St Andrews to Broughty Ferry – Section 10 | Day 2

Our last day of this adventure and it is the row back home to Broughty Ferry – a distance of 12nm; for once we are not up at the skreek of dawn. We want to enter the Tay Estuary on a rising tide so we arrive in St Andrews at 1100 to get ready for the day’s adventure. Unfortunately, due to the low tide we need to do the reverse journey from yesterday and trolley the skiffs back to the East Sands. This is hard work, but well worth it as it means we will have an easy ride up the Tay with the tide.

There is a bit of a swell due to the northeasterly wind so we steady the boats in the shallows and cast off the beach heading towards the town of St Andrews. The crews are in fine fettle, looking forward to getting the skiffs home.

Once again we have our trusty safety boat; this time it is the Jean Eldridge who will accompany us home. As we row across the face of Tentsmuir beach we can hear and see the Bar and we swing out to avoid the hazard of the Abertay Sands then turn west to enter our beloved river.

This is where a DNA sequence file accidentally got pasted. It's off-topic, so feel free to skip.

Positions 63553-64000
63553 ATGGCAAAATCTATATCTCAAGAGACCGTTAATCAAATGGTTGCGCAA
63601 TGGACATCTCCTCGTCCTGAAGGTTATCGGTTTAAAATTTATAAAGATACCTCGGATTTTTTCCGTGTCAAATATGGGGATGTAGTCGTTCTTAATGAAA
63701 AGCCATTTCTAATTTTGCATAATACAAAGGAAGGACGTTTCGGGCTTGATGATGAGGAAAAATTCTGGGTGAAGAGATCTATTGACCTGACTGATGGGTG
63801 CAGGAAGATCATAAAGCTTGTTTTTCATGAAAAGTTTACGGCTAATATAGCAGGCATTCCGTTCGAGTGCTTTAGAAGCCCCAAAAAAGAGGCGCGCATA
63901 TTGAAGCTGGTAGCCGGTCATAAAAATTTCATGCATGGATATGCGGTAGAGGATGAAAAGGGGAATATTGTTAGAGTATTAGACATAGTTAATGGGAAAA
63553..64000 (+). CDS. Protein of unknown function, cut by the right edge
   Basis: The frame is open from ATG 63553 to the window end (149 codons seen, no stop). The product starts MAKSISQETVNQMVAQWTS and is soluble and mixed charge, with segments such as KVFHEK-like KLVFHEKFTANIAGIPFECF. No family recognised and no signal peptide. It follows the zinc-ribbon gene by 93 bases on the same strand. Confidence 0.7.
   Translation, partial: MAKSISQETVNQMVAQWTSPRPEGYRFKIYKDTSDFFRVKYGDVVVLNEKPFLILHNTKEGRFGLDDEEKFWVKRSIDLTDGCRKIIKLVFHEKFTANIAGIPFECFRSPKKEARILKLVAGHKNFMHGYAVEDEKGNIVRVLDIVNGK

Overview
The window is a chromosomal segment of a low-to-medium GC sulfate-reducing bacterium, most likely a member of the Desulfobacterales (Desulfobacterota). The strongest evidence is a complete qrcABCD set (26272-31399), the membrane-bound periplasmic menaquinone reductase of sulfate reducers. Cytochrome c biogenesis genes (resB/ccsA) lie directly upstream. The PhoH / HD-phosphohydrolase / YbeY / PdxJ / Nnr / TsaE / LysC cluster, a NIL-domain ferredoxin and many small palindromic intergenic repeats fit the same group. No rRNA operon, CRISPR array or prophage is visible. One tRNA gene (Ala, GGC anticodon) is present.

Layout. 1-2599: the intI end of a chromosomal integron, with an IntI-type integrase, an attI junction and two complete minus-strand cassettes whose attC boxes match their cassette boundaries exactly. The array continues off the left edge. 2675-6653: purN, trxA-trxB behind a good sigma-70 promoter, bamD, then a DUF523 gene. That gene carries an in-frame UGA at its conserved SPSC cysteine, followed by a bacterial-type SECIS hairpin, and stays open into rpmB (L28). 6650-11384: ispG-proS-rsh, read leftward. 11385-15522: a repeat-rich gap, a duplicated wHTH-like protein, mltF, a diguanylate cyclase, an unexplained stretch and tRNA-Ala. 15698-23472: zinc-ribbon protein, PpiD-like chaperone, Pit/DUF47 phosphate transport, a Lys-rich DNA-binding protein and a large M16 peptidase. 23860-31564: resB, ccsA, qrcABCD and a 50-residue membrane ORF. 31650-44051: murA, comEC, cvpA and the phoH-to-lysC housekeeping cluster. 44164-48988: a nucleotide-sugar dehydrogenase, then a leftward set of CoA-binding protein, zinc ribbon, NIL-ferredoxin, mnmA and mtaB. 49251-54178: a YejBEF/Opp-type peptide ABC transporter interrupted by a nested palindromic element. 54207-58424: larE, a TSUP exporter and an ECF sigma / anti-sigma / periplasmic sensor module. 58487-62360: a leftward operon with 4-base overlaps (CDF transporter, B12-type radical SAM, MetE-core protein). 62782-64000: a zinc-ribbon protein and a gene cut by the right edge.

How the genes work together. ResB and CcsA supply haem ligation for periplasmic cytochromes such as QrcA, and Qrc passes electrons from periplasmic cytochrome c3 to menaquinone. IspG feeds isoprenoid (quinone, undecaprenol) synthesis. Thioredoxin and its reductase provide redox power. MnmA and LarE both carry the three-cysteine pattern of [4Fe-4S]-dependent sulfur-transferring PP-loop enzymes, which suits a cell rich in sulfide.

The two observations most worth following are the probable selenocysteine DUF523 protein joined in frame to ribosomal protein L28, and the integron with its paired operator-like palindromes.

Almost immediately we are greeted by the sight of the dolphins welcoming us home to the Tay. A large pod comes alongside as we head towards home and we are treated to a display of acrobatics. They are obviously very happy to see us!



We retrace our outward route, but this time we take the south coast option on the way back to the club passing the pile on our port side. This lighthouse is thought to have been built in 1845 and has been inactive since about 1960. It has a 16 meter tower with a lantern on top of a wooden octagonal keeper’s quarters. The only occupants now are the multiple shags that use it as a home. With Tayport village as our backdrop we steam by on the incoming tide with a pushing breeze.

As a last hurrah we have decided to take a wee turn around the Newcombe buoy before crossing the river to the club. This is our usual quick warm up training run and seemed an appropriate way to end our adventure for the RowAround, rowing around a ‘mark’ we are all intimately familiar with. In bright sunshine we round the Newcombe and head for home, only 900 meters to go!

The white club house is gleaming in the sun as the two boats head home across the river; safe home and ready for another adventure.